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Discovering Casa Batllo Architecture: A Tour Through Gaudí's Barcelona Masterpiece

Antoni Gaudi’s soul lives on through Casa Batllo. Made by the Spanish architect in 1906, Casa Batllo reimagined buildings and what they represent, setting a benchmark that has inspired millions of structures worldwide.

Knowledge Graph

Official Name: Casa dels ossos (House of Bones)

Status/Function: World Heritage Site

Location: Pg. de Gràcia, 43, 08007 Barcelona, Spain

Founded: 1877

Area: 4300 m2 | Height - 32m, Width - 14.5m

Architectural Style: Modernisme

Main Architects: Antoni Gaudí, Josep Maria Jujol, Joan Rubió

Casa Batllo Architectural Style

Nature and faith strongly influenced Antoni Gaudi, the chief architect of Casa Batllo. The building is a Modernisme masterpiece, with colorful mosaics and irregular curves that somehow blend well. Casa Batllo’s balconies are also a step away from the Renaixença, or Catalan Renaissance movement prevalent at the time. Gaudi and the other architects thought little of symmetry while designing the building, yet its disfigurement has an undeniable charisma. The ceramic tiles atop the roof look like dragon scales, adding another layer of wonder to the Casa Batllo.

Who Built the Casa Batllo?

The world owes a significant deal to the following architects who lent their skills to the Casa Ballo.

Antoni Gaudi

Spanish architect and designer Antoni Gaudi left a lasting mark on Spanish architecture. His work on Casa Batllo still leaves visitors perplexed and amazed, but the building wasn’t his only work. The Modernisme torchbearer also worked on Sagrada Familia and Park Guell in Barcelona.

Josep Jujol

Josep Jujol was Gaudi’s forever partner. The duo worked on several buildings throughout Spain, including Casa Batllo. Jujol was equally vital in the Modernisme movement, using bright colors and inventive ways to use materials.

Joan Rubió

Joan Rubió was one of Gaudi’s trusted partners, designing buildings like the Casa Batllo and Sagrada Familia. Rubió was technically fantastic, deciding the angles and layouts to make Gaudi’s designs work. The Spanish architect also worked on the Park Guell.

Stages of Construction

Original Casa Batlló

Casa Batllo had a beginning before Antoni Gaudi turned it into a masterpiece. A wealthy family bought the property, with Emilio Sala Cortés designing the Casa Batllo in the 1870s. Thanks to the approval of an urban plan, Paseo de Gracia became a prominent street, increasing the demand for the land where Casa Batllo sits. Cortés, who was Gaudi’s professor at the School of Architecture, designed a modern structure despite the limitations of the time. Electric light wasn’t present in Barcelona, but Cortés managed to design a decent building in 1877.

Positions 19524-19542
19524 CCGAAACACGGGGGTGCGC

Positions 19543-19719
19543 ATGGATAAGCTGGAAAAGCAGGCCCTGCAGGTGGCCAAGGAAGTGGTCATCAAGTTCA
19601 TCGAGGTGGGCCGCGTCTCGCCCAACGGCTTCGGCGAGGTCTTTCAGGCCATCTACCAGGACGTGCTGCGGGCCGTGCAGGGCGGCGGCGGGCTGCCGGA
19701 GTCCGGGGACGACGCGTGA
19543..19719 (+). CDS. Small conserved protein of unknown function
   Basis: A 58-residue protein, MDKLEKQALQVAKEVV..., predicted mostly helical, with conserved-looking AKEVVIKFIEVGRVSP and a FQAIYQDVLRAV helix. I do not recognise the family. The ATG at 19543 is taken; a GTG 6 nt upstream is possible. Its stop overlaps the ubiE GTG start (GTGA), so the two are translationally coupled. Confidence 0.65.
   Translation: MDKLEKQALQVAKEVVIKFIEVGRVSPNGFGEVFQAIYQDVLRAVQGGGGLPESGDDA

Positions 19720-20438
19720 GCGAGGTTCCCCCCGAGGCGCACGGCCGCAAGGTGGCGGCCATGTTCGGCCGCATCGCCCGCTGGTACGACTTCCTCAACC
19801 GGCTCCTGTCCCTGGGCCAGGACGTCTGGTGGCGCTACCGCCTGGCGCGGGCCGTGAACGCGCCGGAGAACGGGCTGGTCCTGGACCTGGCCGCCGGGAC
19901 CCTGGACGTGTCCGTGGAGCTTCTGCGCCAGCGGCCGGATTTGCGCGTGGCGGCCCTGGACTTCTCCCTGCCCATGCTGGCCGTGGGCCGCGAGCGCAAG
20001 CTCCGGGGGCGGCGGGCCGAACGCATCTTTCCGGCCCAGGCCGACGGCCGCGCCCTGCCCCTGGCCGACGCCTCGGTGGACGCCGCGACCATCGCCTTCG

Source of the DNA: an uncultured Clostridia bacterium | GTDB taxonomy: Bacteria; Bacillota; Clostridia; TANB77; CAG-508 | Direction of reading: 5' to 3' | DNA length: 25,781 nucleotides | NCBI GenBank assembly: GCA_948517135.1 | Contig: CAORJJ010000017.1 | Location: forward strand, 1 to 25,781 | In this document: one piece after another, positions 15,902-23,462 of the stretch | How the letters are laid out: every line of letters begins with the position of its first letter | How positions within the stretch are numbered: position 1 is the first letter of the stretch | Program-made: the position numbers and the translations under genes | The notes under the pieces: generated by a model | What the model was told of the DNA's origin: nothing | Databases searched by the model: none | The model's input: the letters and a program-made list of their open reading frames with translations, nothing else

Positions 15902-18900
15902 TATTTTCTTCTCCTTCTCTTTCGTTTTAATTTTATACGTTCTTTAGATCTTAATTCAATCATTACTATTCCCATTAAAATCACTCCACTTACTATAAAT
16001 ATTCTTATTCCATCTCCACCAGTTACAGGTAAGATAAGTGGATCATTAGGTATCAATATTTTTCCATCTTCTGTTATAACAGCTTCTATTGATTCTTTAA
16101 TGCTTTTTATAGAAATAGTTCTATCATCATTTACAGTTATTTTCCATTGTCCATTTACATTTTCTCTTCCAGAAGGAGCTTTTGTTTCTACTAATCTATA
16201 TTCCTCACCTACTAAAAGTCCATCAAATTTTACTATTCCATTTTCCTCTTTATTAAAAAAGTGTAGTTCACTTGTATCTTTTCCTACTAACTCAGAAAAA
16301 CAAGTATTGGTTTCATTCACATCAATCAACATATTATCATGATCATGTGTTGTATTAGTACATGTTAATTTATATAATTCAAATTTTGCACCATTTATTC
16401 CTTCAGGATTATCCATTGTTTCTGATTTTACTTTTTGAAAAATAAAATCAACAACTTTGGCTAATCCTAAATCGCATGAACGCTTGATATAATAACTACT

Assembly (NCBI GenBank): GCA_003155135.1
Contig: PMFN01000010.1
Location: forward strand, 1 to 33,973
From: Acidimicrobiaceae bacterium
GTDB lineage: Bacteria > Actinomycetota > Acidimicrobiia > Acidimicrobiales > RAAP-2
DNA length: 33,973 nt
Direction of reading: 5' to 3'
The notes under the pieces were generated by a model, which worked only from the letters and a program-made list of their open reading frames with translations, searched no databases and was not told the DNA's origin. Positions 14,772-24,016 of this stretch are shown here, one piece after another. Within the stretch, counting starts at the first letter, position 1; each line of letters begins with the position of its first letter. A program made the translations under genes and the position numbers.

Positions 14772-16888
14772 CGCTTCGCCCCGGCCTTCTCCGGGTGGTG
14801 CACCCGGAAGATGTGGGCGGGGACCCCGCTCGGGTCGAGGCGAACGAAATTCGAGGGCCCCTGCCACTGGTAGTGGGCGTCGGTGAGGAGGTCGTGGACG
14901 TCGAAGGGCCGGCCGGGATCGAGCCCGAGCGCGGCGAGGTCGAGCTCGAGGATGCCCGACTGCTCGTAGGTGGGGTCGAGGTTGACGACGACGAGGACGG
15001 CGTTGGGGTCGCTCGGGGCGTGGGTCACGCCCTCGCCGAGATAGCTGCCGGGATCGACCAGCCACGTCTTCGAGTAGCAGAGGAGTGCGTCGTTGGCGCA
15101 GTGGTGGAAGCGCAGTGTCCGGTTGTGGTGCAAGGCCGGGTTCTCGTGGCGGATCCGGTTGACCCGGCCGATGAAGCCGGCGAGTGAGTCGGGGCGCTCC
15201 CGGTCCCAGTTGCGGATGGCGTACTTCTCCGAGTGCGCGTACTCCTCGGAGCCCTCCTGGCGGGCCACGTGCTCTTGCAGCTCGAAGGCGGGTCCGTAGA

Gaudi Steps in

Josep Batlló I Casanovas, a prominent industrialist and businessman, purchased the Casa Batllo property in 1900. He had a unique vision for the building and recognized Antoni Gaudi as the man to make it happen. Gaudi had a sizable reputation at the same and began working on the property starting in 1904. He completed the renovation in two years, transforming his professor’s design into a marvelous building with lots of color and unique architectural elements like broken ceramics. The Modernisme style used by Gaudi set the stage for a new architectural movement in the 20th century.

Post Gaudi Period

The 1930s was a tumultuous period for Casa Batllo. Its owner, Josep Batllo, died in 1934, and the building suffered severe blows in the Spanish Civil War. After the war, the Batllo family sold the property in the 1950s, with several owners living in the building until the 1990s. Candy company Chupa Chups bought the home, carrying out restorations and restoring the building to its former glory. The property was opened to the public in 2002, giving them a close-up view of its majestic architecture and interior. Casa Batllo was listed as a UNESCO World Heritage Site in 2005.

Main Highlights

Main Facade

Casa Batllo’s facade is what catches the eye. It has a colorful and distinctive look and is divided into three sections, each more beautiful than the other. The top is made with ceramic pieces attached majestically. The central part, reaching the last floor, has balconies protruding like eyes, giving the building a mortal feel.

Interior Facade

The rear facade of Casa Batllo is striking. It features crushed glass and ceramic colors, with the upper floors metal railings, and windows having frames with interesting rectangular shapes. The top loft has a beautiful ceramic color and amazing geometric and floral motifs.

Dragon Esque Roof

The roof atop Casa Batllo is another eye-catching element. The intricate tilework and curved walls look like dragon scales: you’d be forgiven to think a dragon is sleeping above, looking after the building. Many believe Gaudi designed the roof to pay homage to the legend of Saint George, Catalonia’s patron saint.

Modern Interiors

Casa Batllo boasts an equally attractive interior, with the entry area having turtle shells that resemble the underwater world. The first floor, called the Noble floor, was the main living area of the Batllo family. It has vaulted walls and large windows looking out to the affluent Passeig de Gracia Avenue.

Casa Batllo Today

Casa Batllo is a reminder that creativity knows no bounds. Its architectural style and landscape are a breath of fresh air in the 21st century, where utility trumps aesthetics. The building has won countless awards for its architecture, design, and heritage. It received the UNESCO World Heritage Site status in 2005 and became a key attraction in Barcelona. Today, Casa Batllo sees over one million yearly visitors and is a top-rated cultural attraction in Barcelona. It serves as a reminder of Gaudi’s immaculate skills and vision for buildings.




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